Wednesday, January 18, 2012

Real Juice

Its funny how something unexpectedly profound can spill out of your mouth unfiltered. If you aren't too uptight, there are moments in your life when real juice can spill. The adventurer inside you is usually drowned out by the roar of life's machinery. It is hard work to slow down enough so that a few drops of honest, personal blood can ooze to the surface. I can't remember the last time I allowed this to happen. It happened just the other night.

My boat project really languished last summer. I had decided to change careers; to get a little closer to the boat in order to make better progress. To do so, I spent nearly six months trudging through some career training and working hard just to eat. I felt disconnected from my boat; mostly because I was. There were days when I couldn't concentrate enough to remember exactly why or what I was doing. Other days I wondered if it wasn't just some scheme to run away from life. I really don't have any responsibilities to tie me down, but running away, if that's was it, might not be very mature nor exactly healthy.

With five years invested physically, and the kernel of a dream that goes back to before I could drive a car, I need to finish the boat. I need to see this through – one, to finally finish one of my grand schemes; and two, to not end up always wondering what I might have been able to accomplish. The boat and I will wander, someday. My lifestyle is pared down and with help, and a lot of love from family and friends, I've set my life up so I can just go – eventually.

But without the spark, some kind of drive, any project will dwindle. Without knowing the “why,” the “how” and “where” and “when” of a dream just aren't sufficient. We've all heard musicians, or watched actors or artists, who are proficient at the mechanical and technical aspects of their craft; the hows and wheres. Without some soul, however, some indefinable core characteristic, they fall flat. Gibbon in “The Decline and Fall of the Roman Empire” wrote of when “freakishness pretends to originality and enthusiasm masquerades as vitality.” Without some real “why,” freakishness and enthusiasm lurk around the next bend. They won't steal you soul, but they'll hide it from you.

Concurrent with my boat project, my world view has been changing. I started two businesses before I was 32 years old and was hard charging … at one time. Several other career stops involved contributing on creative and entrepreneurial levels. I was a radical capitalist, a rugged individualist, and an atheist for almost 20 years. But I wore the hard crust like a cheap disguise, like a dollar store Halloween costume. It didn't fit so well and it chafed at my arms and neck.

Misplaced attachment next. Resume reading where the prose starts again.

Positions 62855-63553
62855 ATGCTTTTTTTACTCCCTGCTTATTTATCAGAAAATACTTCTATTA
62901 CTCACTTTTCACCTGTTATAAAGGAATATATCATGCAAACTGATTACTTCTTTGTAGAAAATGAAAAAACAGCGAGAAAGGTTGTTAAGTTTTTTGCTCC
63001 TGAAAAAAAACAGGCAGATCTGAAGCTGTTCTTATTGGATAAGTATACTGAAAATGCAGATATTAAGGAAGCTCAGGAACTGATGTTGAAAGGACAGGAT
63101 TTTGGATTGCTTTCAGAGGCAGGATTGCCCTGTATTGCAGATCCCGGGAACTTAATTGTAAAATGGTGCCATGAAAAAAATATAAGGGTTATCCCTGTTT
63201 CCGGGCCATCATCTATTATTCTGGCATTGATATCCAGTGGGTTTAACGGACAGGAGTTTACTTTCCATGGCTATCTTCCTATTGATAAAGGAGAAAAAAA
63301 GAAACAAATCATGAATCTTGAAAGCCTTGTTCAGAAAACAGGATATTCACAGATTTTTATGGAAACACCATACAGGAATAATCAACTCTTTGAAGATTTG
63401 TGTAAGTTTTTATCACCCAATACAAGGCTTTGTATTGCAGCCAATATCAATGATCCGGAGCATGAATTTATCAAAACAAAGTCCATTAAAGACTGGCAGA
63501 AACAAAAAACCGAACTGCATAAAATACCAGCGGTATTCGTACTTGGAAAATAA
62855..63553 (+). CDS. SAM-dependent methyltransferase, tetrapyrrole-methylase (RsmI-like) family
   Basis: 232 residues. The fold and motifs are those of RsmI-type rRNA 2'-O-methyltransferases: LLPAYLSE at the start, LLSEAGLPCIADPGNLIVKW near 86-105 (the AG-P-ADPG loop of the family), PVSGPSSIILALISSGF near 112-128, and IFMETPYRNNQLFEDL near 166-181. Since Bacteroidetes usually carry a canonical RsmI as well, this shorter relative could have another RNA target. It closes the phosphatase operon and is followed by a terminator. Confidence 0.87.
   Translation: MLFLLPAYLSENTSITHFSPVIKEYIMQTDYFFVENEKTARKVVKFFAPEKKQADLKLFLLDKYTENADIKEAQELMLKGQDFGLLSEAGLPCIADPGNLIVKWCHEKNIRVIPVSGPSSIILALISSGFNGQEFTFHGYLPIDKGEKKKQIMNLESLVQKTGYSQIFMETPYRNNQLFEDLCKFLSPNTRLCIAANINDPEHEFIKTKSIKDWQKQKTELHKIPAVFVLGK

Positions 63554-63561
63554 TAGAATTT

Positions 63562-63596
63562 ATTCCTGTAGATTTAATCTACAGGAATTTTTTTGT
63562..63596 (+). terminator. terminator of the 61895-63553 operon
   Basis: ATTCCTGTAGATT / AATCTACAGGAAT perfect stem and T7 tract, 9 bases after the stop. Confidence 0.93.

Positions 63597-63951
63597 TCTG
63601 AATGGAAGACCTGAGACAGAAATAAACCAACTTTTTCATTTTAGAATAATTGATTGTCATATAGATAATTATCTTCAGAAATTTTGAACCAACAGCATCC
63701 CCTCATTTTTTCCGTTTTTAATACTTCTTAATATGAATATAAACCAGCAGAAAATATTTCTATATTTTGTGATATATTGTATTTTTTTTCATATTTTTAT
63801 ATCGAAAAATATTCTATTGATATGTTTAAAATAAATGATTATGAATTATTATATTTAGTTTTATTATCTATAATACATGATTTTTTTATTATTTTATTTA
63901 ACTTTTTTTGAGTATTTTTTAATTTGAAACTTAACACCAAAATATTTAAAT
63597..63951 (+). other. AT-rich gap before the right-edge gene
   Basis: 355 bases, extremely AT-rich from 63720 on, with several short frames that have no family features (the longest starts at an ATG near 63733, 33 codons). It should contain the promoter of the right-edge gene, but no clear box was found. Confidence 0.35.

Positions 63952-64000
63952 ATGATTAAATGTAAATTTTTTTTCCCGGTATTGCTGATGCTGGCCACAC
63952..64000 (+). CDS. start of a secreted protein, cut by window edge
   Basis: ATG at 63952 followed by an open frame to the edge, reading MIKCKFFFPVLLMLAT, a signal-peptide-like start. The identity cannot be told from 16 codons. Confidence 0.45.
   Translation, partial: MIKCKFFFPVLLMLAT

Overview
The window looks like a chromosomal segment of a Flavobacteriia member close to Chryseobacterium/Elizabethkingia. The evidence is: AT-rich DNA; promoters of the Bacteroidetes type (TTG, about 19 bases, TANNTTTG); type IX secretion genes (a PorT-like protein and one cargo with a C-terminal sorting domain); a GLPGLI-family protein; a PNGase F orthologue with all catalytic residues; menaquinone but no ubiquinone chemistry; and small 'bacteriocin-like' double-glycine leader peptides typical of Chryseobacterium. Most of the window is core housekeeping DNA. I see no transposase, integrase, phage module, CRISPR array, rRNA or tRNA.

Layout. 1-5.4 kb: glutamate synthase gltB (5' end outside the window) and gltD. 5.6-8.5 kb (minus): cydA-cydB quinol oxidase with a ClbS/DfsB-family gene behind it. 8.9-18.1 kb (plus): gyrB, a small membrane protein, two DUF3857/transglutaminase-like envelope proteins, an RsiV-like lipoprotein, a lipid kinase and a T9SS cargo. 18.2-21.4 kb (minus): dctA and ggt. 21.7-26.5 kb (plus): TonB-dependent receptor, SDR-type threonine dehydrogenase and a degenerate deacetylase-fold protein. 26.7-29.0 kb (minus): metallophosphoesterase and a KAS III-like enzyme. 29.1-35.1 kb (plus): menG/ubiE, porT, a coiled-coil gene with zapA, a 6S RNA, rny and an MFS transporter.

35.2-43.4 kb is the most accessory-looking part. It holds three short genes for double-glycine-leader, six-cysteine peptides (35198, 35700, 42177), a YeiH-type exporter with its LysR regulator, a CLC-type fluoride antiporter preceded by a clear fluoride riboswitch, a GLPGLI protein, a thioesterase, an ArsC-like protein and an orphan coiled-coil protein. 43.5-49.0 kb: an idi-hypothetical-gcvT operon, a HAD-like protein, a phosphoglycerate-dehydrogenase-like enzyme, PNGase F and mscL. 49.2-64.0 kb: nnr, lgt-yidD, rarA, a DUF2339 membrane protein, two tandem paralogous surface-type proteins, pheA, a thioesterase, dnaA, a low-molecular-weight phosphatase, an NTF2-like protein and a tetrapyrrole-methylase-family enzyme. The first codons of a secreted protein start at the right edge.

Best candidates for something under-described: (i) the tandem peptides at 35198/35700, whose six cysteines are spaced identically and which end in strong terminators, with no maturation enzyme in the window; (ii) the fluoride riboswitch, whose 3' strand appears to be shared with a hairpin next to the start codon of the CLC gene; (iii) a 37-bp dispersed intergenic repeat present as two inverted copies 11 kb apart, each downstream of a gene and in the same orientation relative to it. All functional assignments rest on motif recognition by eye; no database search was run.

In the last few years, I've slowly begun to shed the crust. Events in the world, events in my life, and some in my heart, chipped away at the crust until it fell away like a body cast removed, revealing the emaciated limbs of the real human I had actually wanted to be.

The new, real me that I've always been, recoils at the harshness of the world we live in. With new eyes, I can see painfully simple, and simply painful truths about the world. Children go to bed hungry in the world's richest country. Brutal, repressive countries furnish their citizens with health care, even while enslaving them. Meanwhile, the land of the free and the brave is going bankrupt, in large part, because so many are trapped in the quick sand of our broken health care system. Furthermore, we live in a world where everyone thinks they have the right to be right and would rather scream at each other than quietly work together to solve these and other problems.

I was cruising Facebook the other night when I ran across the fresh smell of real juice. An acquaintance of mine was getting back on her game and talked of returning to her creative pursuits. She made a short but ambitious bucket list and challenged her friends to do the same. Nearly without thinking, I wrote these words: “wander the Central American Gulf Coast and Caribbean while trying to help preserve the reefs and natural places.” The words rang in my head like a temple bell lingering in the fog.

I'm not sure what this will entail. I don't know if this is really it, but its an exciting, fresh approach. Recently, I ran across Oceans Watch. The plastic filled mid-ocean gyres are depressing news. The Gulf Oil Spill spoiled some of the places where I had planned to sail. I dreamt about a project, a coffee table book or a website, that features beautiful coastline pictures from a distance and then a close up, at the same spot, of the inevitable beach trash. Perhaps there has been some momentum building for some time. At the very least, this is a good wintertime project; while I'm putting some money away for boatwork season. Maybe I can wander off and yet still make a difference somehow.

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